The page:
Cold? No problem! Martensitic grade for thinner-wall castings has effect.
Particular demands are placed on steels that are used in the low temperature range – they have to withstand temperatures down to -196 °C. To date, austenitic steels have been used. However, because of their low yield strength, these are subject to the risk of early deformation and must therefore be cast with very thick walls.
This was the starting point for the development of the new low-temperature material DUX CRYO®, which displays significantly higher strength values with good toughness. The advantage for use: the casting can be constructed with thinner walls, which saves not only on weight but also on costs.
Instead of austenitic steel, Schmolz + Bickenbach Guss has recently started using martensitic steels for jobs in the low-temperature range – this is the result of an extensive research project funded by the German federal ministry of economics and technology. These materials are excellent for tempering and therefore also display significantly higher yield strength (Rp0.2 ≥ 490 N/mm²) than the alternative of austenitic steels – a property that is particularly advantageous in such extreme temperatures. However, particular demands are placed not only on the strength but also on the toughness (KV (-196°C) ≥ 40 J). The prerequisite for high strength at low temperatures is primarily a low content of selected trace elements. Otherwise, the segregations caused result in embrittling of the casting.
“For us, the challenge lay in achieving reliable manufacture of the castings with a focus on optimised structure and therefore adequate strength – without cracks appearing in the casting volume,” Dr Petra Becker, head of research & development at Schmolz + Bickenbach Guss, explained.
The starting point for the research project was the low-temperature material X8Ni9, which is used as a standard sheet and forging material for applications down to -196 °C. However, due to the high cracking sensitivity of the coarse-grained primary structure, no casting alternative to the material existed previously. The aim was to present the material as a casting modification by combining findings from analytics, metallurgy and heat treatment. In addition to extensive materials testing and comprehensive literature research, this also involved co-operation with external experts.
The latest technologies were used here, e.g. a casting technology simulation, thermodynamic calculations of the material and heat treatment, and the latest methods of analysis for the investigation results. Consequently, one of the findings was that the requirements in terms of purity of the input substances and in terms of melting and shaping technology are particularly important.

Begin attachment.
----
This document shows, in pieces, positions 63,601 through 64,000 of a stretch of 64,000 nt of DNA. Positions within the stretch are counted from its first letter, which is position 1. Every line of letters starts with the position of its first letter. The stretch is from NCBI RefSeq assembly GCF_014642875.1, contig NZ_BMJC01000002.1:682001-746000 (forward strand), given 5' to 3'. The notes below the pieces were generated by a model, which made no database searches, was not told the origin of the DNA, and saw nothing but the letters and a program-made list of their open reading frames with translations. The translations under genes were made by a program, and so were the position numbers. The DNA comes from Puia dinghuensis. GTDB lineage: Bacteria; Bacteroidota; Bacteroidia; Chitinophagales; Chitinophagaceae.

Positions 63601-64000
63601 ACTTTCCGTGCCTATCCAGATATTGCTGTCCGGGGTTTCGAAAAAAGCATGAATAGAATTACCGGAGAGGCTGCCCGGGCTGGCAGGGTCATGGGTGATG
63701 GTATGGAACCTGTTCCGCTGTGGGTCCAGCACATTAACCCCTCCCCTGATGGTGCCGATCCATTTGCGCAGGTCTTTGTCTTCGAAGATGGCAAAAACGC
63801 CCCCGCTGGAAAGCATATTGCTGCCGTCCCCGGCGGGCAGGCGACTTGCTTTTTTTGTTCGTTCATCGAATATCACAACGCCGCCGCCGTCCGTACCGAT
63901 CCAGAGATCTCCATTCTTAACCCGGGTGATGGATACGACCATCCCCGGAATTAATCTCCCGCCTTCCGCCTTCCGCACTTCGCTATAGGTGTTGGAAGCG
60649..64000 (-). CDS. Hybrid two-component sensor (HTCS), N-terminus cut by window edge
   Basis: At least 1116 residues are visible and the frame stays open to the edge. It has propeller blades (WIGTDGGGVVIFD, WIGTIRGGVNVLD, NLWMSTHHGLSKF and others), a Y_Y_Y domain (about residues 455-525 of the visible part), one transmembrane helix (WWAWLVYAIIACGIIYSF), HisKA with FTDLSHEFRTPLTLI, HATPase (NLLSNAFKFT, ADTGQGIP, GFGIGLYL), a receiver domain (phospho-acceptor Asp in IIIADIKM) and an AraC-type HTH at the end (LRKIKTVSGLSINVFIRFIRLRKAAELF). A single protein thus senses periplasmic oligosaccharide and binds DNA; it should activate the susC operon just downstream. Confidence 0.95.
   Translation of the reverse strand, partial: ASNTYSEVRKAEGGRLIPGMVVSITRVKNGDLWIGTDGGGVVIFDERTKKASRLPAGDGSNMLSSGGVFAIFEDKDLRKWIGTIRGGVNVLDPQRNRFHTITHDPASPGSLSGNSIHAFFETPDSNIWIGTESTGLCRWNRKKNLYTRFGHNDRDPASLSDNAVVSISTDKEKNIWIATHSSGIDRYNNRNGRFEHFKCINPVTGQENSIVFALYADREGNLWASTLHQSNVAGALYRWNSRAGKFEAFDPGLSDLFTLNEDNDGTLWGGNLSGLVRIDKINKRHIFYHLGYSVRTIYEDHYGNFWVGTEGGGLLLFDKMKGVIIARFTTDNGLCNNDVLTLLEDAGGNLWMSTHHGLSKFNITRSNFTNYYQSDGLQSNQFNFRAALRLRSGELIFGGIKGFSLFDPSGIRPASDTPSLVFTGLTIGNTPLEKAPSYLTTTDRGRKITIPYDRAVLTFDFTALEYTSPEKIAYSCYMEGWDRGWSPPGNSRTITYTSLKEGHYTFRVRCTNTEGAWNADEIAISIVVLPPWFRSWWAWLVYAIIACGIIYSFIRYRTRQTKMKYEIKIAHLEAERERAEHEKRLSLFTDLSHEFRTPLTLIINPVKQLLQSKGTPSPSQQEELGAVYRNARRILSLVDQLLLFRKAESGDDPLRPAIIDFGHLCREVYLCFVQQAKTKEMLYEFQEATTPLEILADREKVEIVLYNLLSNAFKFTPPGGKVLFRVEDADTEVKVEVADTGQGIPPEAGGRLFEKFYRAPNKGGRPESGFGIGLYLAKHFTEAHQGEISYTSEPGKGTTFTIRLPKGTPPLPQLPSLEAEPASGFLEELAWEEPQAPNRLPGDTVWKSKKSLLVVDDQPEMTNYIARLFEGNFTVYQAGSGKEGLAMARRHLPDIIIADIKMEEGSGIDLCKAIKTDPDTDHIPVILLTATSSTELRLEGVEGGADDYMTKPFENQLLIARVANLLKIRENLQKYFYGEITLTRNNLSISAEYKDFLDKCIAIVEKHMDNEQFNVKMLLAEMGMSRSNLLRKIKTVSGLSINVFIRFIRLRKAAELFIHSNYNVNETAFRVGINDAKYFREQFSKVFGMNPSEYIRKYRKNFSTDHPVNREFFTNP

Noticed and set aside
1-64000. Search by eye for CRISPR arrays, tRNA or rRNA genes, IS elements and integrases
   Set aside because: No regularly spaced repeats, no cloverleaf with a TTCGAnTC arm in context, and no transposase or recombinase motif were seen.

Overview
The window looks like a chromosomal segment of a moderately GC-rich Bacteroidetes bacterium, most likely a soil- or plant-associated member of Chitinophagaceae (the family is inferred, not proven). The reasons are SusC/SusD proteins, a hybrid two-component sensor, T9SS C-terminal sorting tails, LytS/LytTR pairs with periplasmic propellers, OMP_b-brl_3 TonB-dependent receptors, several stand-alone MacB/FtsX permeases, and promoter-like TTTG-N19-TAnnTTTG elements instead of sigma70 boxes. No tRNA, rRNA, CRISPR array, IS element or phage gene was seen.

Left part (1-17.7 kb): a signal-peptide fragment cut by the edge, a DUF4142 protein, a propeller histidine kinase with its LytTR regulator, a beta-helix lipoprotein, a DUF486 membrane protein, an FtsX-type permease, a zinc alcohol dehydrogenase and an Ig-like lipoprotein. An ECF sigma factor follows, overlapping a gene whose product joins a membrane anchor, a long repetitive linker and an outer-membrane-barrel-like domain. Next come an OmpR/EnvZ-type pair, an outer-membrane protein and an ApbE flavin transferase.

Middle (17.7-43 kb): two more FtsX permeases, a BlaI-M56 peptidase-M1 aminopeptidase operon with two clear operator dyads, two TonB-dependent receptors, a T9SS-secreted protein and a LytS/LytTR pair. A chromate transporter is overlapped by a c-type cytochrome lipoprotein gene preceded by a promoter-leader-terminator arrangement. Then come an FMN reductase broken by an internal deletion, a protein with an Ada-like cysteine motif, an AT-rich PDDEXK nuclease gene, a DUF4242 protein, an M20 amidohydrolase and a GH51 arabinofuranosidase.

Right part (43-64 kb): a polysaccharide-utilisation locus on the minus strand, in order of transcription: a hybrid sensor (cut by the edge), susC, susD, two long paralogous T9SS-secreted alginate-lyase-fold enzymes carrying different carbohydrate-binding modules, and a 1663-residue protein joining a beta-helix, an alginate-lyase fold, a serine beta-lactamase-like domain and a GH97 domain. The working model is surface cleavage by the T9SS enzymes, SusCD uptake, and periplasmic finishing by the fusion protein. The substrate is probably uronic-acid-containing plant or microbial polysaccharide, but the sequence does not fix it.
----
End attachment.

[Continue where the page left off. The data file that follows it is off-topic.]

Additionally, the heat treatment parameters must also be set extremely precisely. Based on the findings, experimental production was then undertaken – from melting and casting through heat treatment to mechanical testing. After casting, the castings were subjected to extensive checks. In addition to visual and colour penetration checks, these included ultrasound and x-ray examinations. It was possible to demonstrate here that the alloying concept together with the selected cooling conditions really does produce crack-free castings.
Furthermore, a series of heat treatment tests took place in order to optimise the mechanical values. The result of this series of tests is the new low-temperature material DUX CRYO®. This stands out for its increased yield strength and outstanding low-temperature strength. The casting can therefore be designed and constructed with significantly thinner walls. This allows greater design freedom, saves on weight and costs, and moreover conserves resources.
“Because of the chemical composition, the new material is more advantageous than austenite – with a similar nickel content, it contains no chromium. A further advantage: it can be mechanically processed with no problem,” said Becker.
The new material DUX CRYO® is suitable for all areas in which work is carried out at temperatures between -100 °C and -196 °C and therefore e.g. wherever cryogens such as dry ice or liquid oxygen and nitrogen are used. This applies including for air liquefaction and separation systems, in which air components are separated using thermal separation processes to extract nitrogen, oxygen, argon and other noble gases in high-purity concentration as well as in liquid and gaseous form.
Another application with a promising future is the liquefaction of natural gas: here, the natural gas is cooled to as low as -164 °C in so-called LNG terminals – the demands on the components used are accordingly also high. Similar demands apply for cold grinding and cryogenic recycling. These processes are used e.g. in the food industry and in the area of composite materials. The aim here is the grinding of materials with a low softening point.
“This material could also have interesting potential in the areas of soil freezing, industrial refrigeration technology and oil sands extraction. The same applies for all components that are used at low external temperatures, whether pumps in Alaska or deep-sea offshore applications,” said Becker.
For further details email firstname.lastname@example.org or visit www.guss.schmolz-bickenbach.com
A ship transporting liquid gas